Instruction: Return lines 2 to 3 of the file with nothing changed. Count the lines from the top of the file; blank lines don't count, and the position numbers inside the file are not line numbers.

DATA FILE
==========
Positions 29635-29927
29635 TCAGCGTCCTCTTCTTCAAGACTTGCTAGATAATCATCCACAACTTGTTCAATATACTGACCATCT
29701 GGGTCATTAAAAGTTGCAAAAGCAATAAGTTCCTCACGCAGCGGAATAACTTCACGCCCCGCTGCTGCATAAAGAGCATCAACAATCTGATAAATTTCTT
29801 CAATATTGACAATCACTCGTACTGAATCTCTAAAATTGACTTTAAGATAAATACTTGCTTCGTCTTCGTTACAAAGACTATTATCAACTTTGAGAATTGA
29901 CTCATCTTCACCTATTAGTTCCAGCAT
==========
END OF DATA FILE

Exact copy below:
29635 TCAGCGTCCTCTTCTTCAAGACTTGCTAGATAATCATCCACAACTTGTTCAATATACTGACCATCT
29701 GGGTCATTAAAAGTTGCAAAAGCAATAAGTTCCTCACGCAGCGGAATAACTTCACGCCCCGCTGCTGCATAAAGAGCATCAACAATCTGATAAATTTCTT